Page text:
Sunday, 5 November 2017

More Lost Treasures of Angus

   In previous posts I have detailed some of the historical treasures associated with the county of Angus which have gone astray over the course of the centuries.  Premier among these must be those extremely rare Pictish relics, such as the bronze plaque found at the hill of Laws, Monifieth, uniquely carved with Viking runes naming its owner as Grimkitil.  The object itself was lost in the 18th century, although drawings of it survive.  Rather more dubious is the alleged Pictish crown found and broken up in Arbirlot in the 18th century.

   Later in time was the medieval ring lost near the Hawkhill in Dundee, the illustration on which is given below.  The ring is supposed by some to have been given by King William the Lion to the ancestor of the Durwards of Lundie at the end of the 12th century.

The Remains of the Lion King

   Following the death of King William the Lion in 1214, he was buried before the high altar of Arbroath Abbey.  His remains were allegedly uncovered in a stone coffin here in 1814, workmen found a stone coffin containing the bones of a large man.   The bones of the supposed king were put on display until they were reburied just prior to World War Two. The author of A Series of Excursions... Around Dundee in the 19th century however repeated the rumour that these remains might not be all they were reported to be (p. 95):
Cynical persons have cast doubts on the antiquity of these mouldy bones, and some declared that the keeper [of the Abbey] picked them up in the kirkyard, and supplied fresh ones when required...  The former keeper - Mr D. Peters - was a man of resource.  In his museum of curiosities he used to exhibit a lump of some black substance which, to the untrained eye, resembled 'smiddy danders.'  In a mysterious tone he would ask the visitor if he could guess what that was.  Of course you gave it up, and then he gravely informed you that he found that in the stone coffin, and curious to ascertain what it was he sent a portion to Dr Christison of Edinburgh for analysis.  The opinion of the learned Doctor, he said, was that the substance was that the substance was composed in great part of the material of which the human brain was formed, and hence the worthy keeper concluded it could be nothing more nor less than the brains of King William the Lion, of blessed memory, solidified into a hard and stony mass.  The idea was enough to drive antiquarians into fits - the brains of a king preserved in a lump for the edification of future generations.  But with Mr Peter's regime this interesting relic has disappeared.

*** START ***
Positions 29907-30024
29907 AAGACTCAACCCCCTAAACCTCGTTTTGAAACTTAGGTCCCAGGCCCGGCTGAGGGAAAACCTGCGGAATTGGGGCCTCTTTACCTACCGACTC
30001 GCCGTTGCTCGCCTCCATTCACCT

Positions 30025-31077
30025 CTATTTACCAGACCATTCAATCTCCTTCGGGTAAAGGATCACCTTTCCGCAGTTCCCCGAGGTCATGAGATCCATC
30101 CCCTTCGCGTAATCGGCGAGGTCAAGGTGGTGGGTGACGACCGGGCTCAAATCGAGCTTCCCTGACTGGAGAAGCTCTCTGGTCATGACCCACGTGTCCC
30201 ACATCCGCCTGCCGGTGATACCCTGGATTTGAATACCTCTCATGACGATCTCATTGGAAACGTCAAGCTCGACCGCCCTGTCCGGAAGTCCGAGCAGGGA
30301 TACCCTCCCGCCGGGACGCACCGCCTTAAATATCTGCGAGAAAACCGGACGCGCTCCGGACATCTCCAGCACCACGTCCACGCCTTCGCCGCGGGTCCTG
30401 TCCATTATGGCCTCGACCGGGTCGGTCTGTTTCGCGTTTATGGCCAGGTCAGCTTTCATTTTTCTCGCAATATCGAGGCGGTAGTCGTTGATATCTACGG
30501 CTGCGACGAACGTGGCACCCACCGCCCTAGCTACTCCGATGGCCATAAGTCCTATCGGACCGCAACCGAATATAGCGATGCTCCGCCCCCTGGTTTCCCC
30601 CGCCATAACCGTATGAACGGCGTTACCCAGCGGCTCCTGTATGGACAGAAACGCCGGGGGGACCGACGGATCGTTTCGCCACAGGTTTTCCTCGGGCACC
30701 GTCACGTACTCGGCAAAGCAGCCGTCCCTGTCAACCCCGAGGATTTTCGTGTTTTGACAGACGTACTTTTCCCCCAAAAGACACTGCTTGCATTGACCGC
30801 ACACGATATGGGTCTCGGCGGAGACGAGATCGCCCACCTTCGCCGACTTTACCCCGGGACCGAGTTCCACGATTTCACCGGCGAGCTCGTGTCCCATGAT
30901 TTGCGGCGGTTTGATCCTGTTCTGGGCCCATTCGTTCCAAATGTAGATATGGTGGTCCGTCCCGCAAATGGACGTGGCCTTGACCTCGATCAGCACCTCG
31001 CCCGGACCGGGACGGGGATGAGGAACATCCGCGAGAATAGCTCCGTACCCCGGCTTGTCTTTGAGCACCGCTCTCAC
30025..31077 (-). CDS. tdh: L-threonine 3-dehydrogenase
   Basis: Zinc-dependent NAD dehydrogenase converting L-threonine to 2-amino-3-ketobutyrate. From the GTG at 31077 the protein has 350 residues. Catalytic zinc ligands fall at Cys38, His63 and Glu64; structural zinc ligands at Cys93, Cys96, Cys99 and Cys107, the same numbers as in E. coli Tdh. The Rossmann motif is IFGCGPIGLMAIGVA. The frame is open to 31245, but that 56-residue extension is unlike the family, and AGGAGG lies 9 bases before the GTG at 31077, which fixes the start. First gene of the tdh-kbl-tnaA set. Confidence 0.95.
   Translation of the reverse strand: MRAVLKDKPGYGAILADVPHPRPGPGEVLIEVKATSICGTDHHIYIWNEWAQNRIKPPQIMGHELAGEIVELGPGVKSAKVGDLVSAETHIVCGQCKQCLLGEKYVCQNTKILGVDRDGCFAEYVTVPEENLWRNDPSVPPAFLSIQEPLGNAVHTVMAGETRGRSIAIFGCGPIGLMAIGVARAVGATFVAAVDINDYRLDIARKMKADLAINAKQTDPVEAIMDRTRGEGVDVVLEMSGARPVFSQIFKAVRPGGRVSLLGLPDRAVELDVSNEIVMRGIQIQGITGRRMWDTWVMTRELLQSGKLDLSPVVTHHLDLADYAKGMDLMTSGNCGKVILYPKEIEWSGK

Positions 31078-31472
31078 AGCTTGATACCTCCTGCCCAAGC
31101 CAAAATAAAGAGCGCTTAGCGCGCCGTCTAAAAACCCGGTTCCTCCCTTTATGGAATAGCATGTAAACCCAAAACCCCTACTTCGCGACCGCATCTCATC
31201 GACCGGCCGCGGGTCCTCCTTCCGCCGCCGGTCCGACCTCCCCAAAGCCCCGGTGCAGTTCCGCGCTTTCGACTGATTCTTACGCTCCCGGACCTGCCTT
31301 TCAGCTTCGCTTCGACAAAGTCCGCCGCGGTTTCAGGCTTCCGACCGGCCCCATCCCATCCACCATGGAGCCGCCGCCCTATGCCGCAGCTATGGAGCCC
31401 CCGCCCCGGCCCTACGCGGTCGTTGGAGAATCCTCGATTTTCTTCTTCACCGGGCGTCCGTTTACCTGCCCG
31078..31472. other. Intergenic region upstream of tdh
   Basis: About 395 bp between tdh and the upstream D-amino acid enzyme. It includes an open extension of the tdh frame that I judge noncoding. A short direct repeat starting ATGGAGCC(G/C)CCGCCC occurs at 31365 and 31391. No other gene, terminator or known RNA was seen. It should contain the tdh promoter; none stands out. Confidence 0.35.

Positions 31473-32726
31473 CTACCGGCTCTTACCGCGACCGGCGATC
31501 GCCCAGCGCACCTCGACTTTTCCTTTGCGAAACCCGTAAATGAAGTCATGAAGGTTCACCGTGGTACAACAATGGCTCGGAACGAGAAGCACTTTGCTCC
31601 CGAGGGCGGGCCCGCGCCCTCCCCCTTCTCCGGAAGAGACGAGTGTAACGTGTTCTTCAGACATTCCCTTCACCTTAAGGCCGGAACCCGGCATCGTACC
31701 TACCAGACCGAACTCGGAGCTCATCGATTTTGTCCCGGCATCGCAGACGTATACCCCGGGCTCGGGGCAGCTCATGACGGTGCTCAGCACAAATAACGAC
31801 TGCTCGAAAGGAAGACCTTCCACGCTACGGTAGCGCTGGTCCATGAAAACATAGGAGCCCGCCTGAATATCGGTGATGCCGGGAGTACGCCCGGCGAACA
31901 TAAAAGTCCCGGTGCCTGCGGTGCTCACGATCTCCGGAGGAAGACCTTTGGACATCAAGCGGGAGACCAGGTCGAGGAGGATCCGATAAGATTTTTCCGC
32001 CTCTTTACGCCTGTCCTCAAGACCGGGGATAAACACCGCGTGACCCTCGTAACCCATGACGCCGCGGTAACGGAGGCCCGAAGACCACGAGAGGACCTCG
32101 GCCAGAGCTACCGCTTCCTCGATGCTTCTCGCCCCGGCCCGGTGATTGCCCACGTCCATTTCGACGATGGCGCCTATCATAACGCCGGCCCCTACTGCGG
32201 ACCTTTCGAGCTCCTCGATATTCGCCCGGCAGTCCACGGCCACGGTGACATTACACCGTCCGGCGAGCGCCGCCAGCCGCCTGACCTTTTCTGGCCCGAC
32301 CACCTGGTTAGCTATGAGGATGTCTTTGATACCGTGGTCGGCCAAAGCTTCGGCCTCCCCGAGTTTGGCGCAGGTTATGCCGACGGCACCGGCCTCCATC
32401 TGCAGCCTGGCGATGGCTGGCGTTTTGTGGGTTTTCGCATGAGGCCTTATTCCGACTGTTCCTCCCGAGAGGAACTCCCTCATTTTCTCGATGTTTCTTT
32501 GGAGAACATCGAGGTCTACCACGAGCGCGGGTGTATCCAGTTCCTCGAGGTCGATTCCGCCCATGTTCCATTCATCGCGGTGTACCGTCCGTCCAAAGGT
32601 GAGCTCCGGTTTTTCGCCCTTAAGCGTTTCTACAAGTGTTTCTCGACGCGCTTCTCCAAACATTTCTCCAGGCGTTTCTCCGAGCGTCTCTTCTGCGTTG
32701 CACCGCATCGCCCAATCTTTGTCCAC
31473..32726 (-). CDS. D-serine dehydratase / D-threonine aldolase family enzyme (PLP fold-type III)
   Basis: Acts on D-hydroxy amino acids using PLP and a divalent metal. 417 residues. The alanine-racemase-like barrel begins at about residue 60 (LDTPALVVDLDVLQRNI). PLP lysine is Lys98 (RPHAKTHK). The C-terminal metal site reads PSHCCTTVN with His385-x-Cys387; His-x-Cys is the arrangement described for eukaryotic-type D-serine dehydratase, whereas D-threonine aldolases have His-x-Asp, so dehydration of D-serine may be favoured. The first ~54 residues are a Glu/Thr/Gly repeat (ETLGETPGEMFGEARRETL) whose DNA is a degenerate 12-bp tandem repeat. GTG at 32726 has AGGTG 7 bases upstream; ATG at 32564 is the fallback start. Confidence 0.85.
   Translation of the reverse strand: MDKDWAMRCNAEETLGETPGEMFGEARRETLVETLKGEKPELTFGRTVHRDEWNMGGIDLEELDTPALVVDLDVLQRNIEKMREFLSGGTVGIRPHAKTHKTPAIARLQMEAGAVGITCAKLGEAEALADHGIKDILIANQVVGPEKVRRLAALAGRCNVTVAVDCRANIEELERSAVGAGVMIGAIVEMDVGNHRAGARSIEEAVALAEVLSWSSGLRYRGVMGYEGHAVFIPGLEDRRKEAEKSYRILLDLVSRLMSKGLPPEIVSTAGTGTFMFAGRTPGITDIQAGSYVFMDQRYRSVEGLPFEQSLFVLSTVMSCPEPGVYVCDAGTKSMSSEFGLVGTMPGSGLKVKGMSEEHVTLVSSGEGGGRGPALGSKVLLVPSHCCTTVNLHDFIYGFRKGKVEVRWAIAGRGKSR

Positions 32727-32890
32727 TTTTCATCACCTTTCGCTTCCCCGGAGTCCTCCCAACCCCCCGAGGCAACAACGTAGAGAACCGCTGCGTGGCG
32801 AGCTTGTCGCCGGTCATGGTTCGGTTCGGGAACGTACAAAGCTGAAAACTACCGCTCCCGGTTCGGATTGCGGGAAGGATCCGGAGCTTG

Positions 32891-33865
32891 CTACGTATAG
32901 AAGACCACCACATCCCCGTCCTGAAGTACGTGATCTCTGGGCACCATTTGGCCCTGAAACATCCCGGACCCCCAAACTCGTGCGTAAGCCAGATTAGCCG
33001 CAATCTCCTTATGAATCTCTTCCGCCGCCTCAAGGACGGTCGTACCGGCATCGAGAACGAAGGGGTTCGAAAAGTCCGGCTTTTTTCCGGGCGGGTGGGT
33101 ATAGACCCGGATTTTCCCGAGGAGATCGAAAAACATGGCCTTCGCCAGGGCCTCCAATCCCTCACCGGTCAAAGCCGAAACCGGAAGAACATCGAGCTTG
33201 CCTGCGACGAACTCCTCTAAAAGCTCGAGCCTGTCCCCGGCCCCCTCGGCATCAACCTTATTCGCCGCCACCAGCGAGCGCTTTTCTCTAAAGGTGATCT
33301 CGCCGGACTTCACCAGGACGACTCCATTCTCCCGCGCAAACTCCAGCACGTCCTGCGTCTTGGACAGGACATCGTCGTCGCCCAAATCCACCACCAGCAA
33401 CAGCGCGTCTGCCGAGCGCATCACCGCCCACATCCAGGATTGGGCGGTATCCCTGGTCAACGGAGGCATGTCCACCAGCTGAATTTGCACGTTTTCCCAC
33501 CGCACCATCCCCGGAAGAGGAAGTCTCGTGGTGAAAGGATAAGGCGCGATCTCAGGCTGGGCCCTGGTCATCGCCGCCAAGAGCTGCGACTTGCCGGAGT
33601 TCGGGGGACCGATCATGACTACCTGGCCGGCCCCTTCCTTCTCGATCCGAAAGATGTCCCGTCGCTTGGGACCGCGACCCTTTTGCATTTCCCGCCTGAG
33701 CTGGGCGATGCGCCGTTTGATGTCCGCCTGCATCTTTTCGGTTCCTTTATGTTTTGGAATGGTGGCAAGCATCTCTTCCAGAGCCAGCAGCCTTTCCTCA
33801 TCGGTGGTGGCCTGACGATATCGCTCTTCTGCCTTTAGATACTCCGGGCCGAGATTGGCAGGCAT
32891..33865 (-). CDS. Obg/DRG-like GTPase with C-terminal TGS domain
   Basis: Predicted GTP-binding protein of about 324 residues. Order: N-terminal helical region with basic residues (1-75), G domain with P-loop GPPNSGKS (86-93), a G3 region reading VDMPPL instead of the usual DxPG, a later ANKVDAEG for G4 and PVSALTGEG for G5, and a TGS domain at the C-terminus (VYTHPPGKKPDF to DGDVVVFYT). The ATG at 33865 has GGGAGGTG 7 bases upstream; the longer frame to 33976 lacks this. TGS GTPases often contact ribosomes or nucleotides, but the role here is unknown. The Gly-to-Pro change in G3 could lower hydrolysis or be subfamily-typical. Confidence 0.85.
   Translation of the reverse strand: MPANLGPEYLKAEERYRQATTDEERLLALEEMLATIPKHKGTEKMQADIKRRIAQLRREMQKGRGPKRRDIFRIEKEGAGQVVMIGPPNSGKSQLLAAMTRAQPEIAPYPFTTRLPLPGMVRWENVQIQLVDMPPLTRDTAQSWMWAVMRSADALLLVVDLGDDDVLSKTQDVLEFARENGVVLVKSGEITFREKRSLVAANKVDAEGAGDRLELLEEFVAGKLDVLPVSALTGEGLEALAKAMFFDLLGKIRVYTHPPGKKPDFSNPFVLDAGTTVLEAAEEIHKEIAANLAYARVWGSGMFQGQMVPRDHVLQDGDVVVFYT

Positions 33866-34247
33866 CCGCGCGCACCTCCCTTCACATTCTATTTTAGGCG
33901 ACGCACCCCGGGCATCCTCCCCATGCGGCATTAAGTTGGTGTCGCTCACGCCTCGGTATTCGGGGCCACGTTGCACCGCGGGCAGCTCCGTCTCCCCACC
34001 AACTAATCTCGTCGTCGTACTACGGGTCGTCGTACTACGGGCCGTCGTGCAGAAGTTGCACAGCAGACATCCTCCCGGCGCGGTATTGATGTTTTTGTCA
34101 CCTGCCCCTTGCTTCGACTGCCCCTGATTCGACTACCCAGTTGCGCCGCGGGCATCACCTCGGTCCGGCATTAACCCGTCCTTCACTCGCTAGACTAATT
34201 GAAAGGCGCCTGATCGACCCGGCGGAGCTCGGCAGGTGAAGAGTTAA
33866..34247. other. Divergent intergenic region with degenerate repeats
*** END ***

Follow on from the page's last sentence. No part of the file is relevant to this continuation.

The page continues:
There seems to have been a minor industry in constructing dodgy artefacts in Arbroath during the Victorian age.  J. M. McBain in Arbroath Past and Present (1887) relates how another custodian of the abbey, Deacon Elshender together with his wife Forbes Valentine, were conspicuous show people (p. 8):

[Forbes] made a trade of exhibiting to the visitors a bone, which told them was that of Earl Gilchrist, or some other distinguished personage, real or imaginary, whose grave she pretended to show, and then, after enjoining secrecy, she would offer to part with the relic for a small pecuniary consideration.  She not infrequently found dupes, and in this way, she managed to dispose of many a basketful of bones, which she had gathered promiscuously from the neighbouring graves, as they were opened to receive the newly dead.  On being remonstrated with by a distinguished clergyman, then resident here, she coolly remarked that 'it pleased the folk that bought them, and helped her to eke out her income, and did naebody ony harm.'